Why is it I don’t hear the starving Ugandans’ drumbeats in the distance when I read that Michigan’s going belly up over the U.S. citizenry’s decision to forgo those leather interiors and V-8 engines?

Could it be that some expenses—pet expenses, in particular—are not deemed culturally acceptable yet?

Then there was another July article in the New York Times Magazine to consider. Titled “Animal Pharm,” this piece caricatures the rise of psychoactive drugs to treat animal behavior disorders in a not-so-thinly veiled satire of American pharm-culture, the so-called “Prozac Nation” effect.

Again, pet owners engaged in responsible pet-owner behavior were poked fun at while respected veterinary behaviorists were made to play the fools alongside glossy Photoshopped images of pets in padded cells.

Sure, it’s obvious a veterinarian might cry foul over the disrespect afforded our profession in these instances. It’s easy for those of us in-the-know to identify the incongruities and ironies inherent to these stories—not to mention the hypocrisies they rely on to make their point.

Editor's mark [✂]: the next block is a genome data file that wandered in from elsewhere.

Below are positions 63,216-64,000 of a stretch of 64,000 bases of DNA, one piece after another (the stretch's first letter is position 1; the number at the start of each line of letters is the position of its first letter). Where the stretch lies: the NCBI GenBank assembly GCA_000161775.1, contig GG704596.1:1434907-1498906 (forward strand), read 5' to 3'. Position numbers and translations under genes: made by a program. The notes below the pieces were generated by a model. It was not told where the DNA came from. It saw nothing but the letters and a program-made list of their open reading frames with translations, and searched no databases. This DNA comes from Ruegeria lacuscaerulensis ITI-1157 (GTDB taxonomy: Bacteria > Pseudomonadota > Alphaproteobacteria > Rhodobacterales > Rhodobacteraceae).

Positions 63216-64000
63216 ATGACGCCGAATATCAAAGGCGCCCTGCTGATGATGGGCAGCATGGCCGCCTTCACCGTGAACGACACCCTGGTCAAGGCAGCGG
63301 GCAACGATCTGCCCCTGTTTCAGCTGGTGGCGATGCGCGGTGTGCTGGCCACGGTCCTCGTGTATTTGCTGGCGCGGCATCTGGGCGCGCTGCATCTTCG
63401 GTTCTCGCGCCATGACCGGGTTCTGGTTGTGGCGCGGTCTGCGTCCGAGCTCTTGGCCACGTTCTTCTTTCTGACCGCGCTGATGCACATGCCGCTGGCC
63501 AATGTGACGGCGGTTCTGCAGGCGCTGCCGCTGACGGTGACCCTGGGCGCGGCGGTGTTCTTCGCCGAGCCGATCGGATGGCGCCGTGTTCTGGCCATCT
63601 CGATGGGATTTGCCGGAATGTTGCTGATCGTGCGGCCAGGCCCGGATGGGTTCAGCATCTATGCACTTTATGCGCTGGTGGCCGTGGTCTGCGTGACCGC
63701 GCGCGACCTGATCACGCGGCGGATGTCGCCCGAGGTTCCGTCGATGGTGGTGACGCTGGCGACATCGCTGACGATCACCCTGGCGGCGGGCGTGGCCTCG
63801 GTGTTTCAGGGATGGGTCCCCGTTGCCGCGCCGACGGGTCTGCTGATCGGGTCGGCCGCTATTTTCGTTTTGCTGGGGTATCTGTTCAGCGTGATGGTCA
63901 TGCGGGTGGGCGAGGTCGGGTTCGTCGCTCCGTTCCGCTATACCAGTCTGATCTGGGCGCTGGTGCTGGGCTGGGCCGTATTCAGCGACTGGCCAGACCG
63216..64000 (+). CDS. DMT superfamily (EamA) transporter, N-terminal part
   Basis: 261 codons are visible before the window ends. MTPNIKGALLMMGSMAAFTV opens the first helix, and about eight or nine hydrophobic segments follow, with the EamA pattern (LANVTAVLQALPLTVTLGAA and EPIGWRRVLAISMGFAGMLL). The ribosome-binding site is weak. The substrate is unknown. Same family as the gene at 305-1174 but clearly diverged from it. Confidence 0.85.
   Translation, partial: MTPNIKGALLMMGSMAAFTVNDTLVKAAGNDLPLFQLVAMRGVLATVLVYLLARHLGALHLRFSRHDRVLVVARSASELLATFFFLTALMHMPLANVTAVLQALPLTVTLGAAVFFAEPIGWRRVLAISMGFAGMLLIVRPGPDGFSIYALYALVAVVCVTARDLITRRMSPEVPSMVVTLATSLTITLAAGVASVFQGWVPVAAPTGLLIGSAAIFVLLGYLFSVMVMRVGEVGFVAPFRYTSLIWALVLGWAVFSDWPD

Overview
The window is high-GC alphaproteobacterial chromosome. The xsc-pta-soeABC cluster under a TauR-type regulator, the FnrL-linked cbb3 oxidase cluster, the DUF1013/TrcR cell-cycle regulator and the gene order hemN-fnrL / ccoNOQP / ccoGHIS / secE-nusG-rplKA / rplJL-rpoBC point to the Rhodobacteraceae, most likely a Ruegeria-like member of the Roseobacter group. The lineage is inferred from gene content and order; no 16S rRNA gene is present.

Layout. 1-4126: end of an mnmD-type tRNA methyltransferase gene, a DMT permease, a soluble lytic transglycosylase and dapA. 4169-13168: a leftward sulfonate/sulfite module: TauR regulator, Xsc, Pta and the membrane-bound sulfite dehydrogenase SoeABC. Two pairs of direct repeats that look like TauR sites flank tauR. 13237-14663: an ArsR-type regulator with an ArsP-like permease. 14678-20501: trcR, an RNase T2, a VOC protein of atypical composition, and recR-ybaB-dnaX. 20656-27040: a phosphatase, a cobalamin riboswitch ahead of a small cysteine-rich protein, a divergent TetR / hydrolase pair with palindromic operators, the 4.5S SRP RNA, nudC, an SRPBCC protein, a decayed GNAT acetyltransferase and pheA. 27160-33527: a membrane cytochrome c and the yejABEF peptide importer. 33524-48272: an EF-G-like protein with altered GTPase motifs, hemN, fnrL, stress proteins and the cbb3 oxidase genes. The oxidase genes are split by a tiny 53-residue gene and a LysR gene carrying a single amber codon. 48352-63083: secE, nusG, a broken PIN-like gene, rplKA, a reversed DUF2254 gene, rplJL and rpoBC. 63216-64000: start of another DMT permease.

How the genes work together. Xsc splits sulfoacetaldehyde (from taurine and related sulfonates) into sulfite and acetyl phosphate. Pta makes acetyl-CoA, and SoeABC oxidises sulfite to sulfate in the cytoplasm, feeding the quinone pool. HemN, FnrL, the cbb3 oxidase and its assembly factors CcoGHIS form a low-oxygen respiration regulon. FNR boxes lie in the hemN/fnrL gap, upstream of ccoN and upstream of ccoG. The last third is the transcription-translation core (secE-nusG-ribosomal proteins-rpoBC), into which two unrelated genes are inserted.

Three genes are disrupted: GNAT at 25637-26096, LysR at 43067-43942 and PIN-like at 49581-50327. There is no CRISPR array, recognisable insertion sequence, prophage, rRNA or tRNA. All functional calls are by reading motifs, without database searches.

After all, we vets hold a financial stake whenever we’re fortunate enough to intersect with these supposedly soft-headed pet people and separate them from their hard-earned cash—that’s the implication, at least.

Pets, the media argue in these cases, are tiny luxuries for which silly, animal-addled humans invest loads of emotional, psychological and (most importantly) financial resources. Apparently, pets do not fuel an industry worthy of patriotic protection, nor is investing in their care considered a rational endeavor.

Those pet owners who are especially afflicted by this version of irrational exuberance, the media argue, can be identified most readily by their easy way with their funds when it comes to their furry companions.

Case in point: The Wall Street Journal’s recent report on “time share” pets, pet “hotel and spa” services and robotic pet playthings. Never do these stories stray far from the geographic zone to which kooky marketplace pieces are relegated. And almost never are they reported with the seriousness and journalistic integrity to which other issues are treated.